Sure, we may be in a position of power, but that power doesn’t just come from instruments and a sound system. It is ratified… Validated by the people who choose to pay attention. You owe it to them to perform with authenticity and conviction, while worrying more about how you make them feel than how they make you feel.
This idea pretty easily wanders off into the weeds, and I think that’s okay. It’s plenty nuanced, and there’s more to musicmaking than performing, of course.
It’s also personal, vulnerable at times, and the product of years of work.
I doubt we can truly separate something as personal as performance from our egos entirely… But still, with these concepts in mind, maybe we can further plant ourselves in roles of service…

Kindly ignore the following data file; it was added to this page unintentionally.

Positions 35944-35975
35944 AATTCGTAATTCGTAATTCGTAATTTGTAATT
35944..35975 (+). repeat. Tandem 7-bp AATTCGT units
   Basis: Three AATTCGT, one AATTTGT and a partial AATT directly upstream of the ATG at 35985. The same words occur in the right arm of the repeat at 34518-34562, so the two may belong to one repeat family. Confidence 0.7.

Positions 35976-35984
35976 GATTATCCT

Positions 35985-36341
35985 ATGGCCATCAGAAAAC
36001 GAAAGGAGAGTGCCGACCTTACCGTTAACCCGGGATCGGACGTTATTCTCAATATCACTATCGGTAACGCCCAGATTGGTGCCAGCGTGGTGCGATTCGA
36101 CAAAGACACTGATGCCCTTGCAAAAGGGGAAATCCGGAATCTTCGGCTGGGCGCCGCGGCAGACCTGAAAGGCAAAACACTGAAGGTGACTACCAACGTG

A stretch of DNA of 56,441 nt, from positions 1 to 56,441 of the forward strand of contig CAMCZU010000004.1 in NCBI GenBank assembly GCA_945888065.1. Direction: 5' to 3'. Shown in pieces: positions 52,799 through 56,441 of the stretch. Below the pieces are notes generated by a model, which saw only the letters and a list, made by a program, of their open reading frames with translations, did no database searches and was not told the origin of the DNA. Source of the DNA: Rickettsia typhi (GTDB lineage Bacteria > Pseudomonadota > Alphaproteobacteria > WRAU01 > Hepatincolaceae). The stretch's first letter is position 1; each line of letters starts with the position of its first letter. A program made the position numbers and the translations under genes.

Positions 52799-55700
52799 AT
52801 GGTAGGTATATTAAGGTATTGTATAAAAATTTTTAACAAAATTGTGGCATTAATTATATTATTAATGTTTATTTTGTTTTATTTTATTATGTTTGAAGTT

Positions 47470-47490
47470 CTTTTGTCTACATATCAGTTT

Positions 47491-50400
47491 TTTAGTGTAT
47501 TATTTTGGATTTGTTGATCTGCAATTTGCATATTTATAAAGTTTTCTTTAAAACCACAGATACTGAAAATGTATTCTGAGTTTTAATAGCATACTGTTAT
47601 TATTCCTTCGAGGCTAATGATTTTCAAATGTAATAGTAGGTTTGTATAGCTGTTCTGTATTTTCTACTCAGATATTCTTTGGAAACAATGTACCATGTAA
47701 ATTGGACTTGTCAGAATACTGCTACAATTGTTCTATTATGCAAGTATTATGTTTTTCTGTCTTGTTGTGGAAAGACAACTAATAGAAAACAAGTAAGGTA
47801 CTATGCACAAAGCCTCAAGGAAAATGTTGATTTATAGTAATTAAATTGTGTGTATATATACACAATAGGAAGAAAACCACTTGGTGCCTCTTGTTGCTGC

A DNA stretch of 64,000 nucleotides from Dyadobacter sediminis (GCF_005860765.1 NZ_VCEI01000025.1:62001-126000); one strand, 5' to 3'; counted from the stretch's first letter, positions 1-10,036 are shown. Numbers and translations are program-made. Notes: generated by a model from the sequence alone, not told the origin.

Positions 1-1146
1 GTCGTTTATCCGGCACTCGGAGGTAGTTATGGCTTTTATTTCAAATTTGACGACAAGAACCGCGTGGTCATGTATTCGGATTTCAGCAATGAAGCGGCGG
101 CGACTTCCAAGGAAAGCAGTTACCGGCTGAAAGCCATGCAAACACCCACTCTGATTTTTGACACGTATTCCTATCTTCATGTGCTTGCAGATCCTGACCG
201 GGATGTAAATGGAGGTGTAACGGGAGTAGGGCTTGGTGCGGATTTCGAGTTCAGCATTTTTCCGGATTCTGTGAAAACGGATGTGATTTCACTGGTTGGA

The overall point to remember is simple: performances are mostly for other people.
We have the privilege, the honor of people’s time and attention when we’re on stage, and each one of them deserves our heartfelt dedication.
This idea is still nebulous… It isn’t (and shouldn’t be) universally true for every instance of musicmaking for an audience.
Not every gig is the same, nor is every band, style of music, even headspace for a given musical situation. Still, this is one of those principles that we can plant in our minds to keep us in check, to remind us of what we’re doing – and more importantly, what we’re working for.
When you step on to the stage, ask yourself if you’re coming from a place of service, or from a place of ego and self-servitude. They don’t have to be mutually exclusive, but if you play primarily from the position of healer, of public servant, you’ll help create a very real – and incredibly important – connection with the audience…
And at the end of the day, that’s what it’s all about.